At some event called the Churchill Club Top Tech Trends, VC Steve Jurvetson had an interesting idea about the future direction of search.
He said the aggregate power of distributed human activity will trump centralized control. His main point was that Google, and other search engines that analyze the Web and links, are much less useful than a (theoretical) search engine that knows not what people have linked to (as Google does), but rather what pages are open on people’s browsers at the moment that people are searching. “All the problems of search would be solved if search relevance was ranked by what browsers were displaying,” he said.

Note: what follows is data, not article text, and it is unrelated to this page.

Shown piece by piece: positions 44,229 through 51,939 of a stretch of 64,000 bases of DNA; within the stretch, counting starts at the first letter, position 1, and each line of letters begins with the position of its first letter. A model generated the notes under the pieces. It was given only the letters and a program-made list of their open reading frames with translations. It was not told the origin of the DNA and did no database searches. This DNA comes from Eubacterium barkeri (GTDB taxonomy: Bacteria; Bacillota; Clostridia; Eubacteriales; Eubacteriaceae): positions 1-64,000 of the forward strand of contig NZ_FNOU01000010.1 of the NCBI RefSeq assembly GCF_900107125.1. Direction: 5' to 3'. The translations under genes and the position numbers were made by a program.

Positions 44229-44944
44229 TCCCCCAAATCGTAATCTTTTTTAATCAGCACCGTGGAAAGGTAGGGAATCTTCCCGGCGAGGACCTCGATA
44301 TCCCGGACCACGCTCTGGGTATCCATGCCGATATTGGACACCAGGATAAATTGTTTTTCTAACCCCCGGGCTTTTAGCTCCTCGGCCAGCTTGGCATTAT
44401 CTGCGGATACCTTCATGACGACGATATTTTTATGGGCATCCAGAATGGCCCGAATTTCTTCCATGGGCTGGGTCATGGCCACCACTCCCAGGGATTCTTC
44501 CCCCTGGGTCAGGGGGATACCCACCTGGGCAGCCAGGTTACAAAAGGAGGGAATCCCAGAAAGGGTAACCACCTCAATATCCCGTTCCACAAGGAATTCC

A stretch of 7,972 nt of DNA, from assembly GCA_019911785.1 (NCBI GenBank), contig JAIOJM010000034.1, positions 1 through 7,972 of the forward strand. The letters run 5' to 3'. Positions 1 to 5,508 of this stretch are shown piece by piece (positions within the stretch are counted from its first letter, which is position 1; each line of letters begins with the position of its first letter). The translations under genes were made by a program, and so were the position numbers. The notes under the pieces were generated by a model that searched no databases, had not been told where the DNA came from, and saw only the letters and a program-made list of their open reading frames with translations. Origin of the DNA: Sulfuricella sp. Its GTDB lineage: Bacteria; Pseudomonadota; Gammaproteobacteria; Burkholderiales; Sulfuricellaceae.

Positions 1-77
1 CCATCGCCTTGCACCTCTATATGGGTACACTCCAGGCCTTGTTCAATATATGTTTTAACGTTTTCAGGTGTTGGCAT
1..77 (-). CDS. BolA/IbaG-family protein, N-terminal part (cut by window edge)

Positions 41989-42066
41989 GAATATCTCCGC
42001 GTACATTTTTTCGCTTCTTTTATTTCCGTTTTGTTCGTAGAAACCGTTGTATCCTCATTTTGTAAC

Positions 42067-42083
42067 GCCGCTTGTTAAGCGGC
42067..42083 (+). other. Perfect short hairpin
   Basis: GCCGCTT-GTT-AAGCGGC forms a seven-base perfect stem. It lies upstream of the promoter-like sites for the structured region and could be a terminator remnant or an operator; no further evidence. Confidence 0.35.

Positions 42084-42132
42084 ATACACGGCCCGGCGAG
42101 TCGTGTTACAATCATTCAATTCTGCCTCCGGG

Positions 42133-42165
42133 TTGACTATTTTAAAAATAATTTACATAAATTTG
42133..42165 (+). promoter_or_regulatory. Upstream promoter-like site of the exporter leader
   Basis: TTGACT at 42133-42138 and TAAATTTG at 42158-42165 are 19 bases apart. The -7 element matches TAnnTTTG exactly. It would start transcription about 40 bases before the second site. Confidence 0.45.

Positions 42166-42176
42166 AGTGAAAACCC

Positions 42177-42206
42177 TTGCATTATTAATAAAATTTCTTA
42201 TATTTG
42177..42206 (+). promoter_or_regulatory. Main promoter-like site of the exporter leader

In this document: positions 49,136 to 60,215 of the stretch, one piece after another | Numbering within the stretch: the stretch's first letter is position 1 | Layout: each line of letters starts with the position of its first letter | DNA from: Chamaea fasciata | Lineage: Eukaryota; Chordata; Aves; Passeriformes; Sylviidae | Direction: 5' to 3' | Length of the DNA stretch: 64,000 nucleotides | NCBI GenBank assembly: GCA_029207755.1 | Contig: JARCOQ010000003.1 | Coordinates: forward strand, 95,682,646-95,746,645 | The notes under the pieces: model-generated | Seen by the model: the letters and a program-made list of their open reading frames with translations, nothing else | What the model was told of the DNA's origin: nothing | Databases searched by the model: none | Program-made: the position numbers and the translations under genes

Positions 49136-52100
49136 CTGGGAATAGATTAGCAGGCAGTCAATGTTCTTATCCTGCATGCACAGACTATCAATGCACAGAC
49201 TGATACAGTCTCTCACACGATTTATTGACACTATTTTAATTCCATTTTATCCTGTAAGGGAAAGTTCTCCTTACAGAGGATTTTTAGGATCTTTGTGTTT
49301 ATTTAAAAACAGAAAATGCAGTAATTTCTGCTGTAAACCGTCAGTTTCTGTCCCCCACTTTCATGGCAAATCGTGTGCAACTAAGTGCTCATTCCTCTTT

I like that idea a lot, but it got me thinking: how many instances of Firefox can you run on a cheapo LInux box, how many tabs could you have open in each of those browsers, and would that be more or less cost effective than the search term gaming that currently happens? In other words, good luck with that!